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‘Nothing will change’ a smokescreen for coercion and harassment

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Archbishop Anthony Fisher OP joins the parish of St Martha’s, Strathfield, on 18 August 2016 for their centenary celebrations. PHOTO: Giovanni Portelli

Archbishop Anthony Fisher OP has taken a strong stand for religious freedom in Australia by calling on MPs of all political persuasions to explain how they will protect people’s right to religious liberty, should the Marriage Act be altered to allow same-sex couples to “marry”.

As the nation gears up for a postal plebiscite next month on whether to redefine marriage to include same-sex couples, those wanting to defend marriage as it currently stands in law have begun putting forward their concerns, with a coalition of individuals and groups launching a new campaign website to protect marriage.

In a statement released on 14 August, Archbishop Fisher said that, “The free exercise of religion is either a right of every Australian or it is a right for none.”

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“A law that does not protect religious freedom for all Australians does not really protect it for anyone. How can people be expected to vote for or against a redefinition of marriage, without knowing how those whose faith is in traditional marriage will be protected?”

“Many people believe that redefining marriage won’t affect them. Respectfully, I would say they need to take another look. It will affect every Australian.”

Archbishop Fisher referred to other parts of the world where marriage has already been redefined and where people of faith have subsequently been “harassed” or “coerced” into conforming to a view of marriage that contradicts their religious beliefs.

“It would be extremely naïve to think that won’t happen here,” he warned. “So far the only protections proposed by parliamentarians have been for ministers of religion and civil celebrants. But they make up only a tiny proportion of religious believers. What protections will be afforded the rest of them?”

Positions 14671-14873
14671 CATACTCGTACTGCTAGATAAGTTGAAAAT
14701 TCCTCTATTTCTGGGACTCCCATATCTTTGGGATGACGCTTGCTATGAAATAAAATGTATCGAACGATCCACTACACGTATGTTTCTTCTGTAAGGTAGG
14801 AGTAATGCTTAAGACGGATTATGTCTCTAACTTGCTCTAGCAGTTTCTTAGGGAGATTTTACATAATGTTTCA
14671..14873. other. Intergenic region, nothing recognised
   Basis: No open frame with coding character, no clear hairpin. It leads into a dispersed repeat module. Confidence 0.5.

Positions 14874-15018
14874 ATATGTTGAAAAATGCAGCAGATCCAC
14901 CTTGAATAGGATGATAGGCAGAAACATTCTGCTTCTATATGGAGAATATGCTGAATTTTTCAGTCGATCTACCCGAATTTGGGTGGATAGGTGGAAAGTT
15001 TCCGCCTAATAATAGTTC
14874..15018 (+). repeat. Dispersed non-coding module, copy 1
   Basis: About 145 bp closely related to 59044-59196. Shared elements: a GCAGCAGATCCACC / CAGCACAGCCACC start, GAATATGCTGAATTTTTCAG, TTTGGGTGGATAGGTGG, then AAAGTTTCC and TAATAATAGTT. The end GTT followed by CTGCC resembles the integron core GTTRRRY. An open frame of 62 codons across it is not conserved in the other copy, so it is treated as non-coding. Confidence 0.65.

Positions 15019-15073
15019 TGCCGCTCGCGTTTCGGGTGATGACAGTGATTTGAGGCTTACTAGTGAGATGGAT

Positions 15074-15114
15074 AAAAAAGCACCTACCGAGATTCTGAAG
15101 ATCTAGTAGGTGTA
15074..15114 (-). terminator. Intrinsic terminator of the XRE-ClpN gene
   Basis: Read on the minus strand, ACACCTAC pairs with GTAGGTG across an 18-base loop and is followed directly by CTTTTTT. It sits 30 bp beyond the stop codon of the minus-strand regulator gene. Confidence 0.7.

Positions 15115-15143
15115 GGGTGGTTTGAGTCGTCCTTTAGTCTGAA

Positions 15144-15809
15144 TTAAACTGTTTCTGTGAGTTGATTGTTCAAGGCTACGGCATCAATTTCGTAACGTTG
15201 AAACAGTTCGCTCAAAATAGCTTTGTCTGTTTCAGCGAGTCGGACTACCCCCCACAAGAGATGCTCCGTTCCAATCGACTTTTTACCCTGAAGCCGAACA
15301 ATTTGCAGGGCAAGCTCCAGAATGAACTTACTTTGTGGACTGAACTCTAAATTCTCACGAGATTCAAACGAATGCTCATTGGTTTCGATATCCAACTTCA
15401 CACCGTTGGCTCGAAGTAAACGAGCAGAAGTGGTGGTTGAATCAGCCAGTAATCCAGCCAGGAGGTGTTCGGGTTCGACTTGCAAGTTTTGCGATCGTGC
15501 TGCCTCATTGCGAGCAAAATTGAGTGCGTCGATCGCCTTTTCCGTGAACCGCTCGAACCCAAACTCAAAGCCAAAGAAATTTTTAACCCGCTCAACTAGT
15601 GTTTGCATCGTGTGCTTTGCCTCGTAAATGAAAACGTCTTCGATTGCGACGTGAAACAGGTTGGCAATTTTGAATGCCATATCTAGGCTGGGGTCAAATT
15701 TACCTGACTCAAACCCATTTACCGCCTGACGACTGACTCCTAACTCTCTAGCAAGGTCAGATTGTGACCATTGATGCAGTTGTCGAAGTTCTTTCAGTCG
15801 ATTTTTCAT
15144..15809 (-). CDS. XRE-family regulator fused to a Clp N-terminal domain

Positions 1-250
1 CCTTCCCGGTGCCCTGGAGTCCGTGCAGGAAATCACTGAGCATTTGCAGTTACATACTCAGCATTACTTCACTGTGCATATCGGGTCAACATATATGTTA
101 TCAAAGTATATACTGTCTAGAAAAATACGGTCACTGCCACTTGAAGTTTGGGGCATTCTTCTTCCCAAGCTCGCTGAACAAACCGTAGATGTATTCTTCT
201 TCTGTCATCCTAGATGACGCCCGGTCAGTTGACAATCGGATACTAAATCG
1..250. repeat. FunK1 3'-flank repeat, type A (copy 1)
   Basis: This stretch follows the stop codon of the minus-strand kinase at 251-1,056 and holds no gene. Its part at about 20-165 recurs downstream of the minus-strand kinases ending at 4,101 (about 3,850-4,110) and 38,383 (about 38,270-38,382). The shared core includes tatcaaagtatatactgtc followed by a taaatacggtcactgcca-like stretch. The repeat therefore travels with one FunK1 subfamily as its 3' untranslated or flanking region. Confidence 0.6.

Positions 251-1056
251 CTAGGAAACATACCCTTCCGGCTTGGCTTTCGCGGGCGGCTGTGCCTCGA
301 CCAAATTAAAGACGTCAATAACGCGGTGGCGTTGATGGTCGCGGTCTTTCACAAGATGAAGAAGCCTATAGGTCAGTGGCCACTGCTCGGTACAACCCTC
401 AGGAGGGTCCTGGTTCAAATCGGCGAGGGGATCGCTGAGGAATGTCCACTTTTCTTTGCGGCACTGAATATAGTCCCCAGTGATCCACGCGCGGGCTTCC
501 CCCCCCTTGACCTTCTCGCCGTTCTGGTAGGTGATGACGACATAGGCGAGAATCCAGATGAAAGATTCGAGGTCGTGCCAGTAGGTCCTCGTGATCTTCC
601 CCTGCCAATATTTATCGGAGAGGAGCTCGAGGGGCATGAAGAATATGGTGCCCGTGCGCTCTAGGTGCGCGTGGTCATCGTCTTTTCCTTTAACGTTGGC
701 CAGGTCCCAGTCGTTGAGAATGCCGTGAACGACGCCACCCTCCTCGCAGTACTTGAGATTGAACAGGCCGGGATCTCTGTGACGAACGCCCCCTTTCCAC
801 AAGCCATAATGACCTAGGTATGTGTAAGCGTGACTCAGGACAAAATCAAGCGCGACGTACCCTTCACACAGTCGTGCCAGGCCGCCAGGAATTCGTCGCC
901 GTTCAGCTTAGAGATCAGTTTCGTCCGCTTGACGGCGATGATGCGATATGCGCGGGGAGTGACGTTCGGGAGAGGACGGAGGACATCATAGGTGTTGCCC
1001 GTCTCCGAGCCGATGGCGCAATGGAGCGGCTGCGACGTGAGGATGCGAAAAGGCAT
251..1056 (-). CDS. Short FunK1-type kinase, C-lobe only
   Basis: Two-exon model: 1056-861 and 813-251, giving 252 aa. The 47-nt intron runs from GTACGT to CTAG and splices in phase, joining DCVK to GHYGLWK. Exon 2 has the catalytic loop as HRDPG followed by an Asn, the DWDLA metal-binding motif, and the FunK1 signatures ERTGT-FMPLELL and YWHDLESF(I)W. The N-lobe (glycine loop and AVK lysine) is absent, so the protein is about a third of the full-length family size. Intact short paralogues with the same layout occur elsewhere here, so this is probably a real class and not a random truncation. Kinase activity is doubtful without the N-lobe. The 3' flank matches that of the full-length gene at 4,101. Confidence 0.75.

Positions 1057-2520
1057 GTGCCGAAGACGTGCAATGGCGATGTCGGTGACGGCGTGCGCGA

Archbishop Fisher went on to ask what protections will be put in place for those who work for Church-run institutions, whether teachers will be forced to teach a more “politically correct curriculum” and whether Church agencies will be free to employ staff sympathetic to Church teachings. The Archbishop also queried if small business owners will be protected should they not wish to provide services that would support “same-sex marriage”.

“Will small-business owners be dragged before the courts for refusing to provide goods and services to weddings and events that don’t align with their sincerely held religious beliefs about marriage? Will employees be bullied into supporting same-sex marriages in various ways?”

Identifying the relationship between the push for “same-sex marriage” and gender theory, which is currently being imposed on school students through the Safe Schools programmed, Archbishop Fisher said,

“Will children in government schools be subjected to propaganda in favour of same-sex marriage and gender fluidity such as the infamous ‘Safe Schools’ programmed? Will parents be free to take their children out of such classes? Will Church-schools be expected to toe the line also?”

“If the government is serious about protecting religious freedom, not just for clerics like me but for all Australians, I call on them, and on the other political parties and independents also, to tell us ahead of any vote how they propose to do this,” the Archbishop concluded.

On the same day that Archbishop Fisher released his statement, the Coalition for Marriage (C4M) launched its official campaign website, representing over 3 million people and more than 80 groups from around Australia who wish to defend the Marriage Act as it currently stands. Leading the C4M campaign is the Australian Christian Lobby, Marriage Alliance, the Catholic Archdiocese of Sydney and the Anglican Diocese of Sydney.

“For too long, Australians who are uncomfortable with the redefinition of marriage, or are unsure about the consequences for education and free speech have been silenced,” said Lyle Shelton, Managing Director of the Australian Christian Lobby.

“This campaign is the opportunity for Australians to be informed and have their say on the consequences of changing the Marriage Act – the impact on free speech, the impact on what our kids are taught at school,” he said. “The coming together of family and community organisations, the partnering of faith-based communities with non-religious ones, and the diversity of the 3 million people they represent shows them that they are not alone.”

CEO of Marriage Alliance, Damian Wyld, said, “Though we are many different groups, some of faith, some not, we all believe in the importance of freedom of speech, religion, and the total rejection of radical sex-education programs in our schools. We now stand together and encourage the community to stand with us in our campaign.”

To find out how you can support the campaign to defend Marriage:

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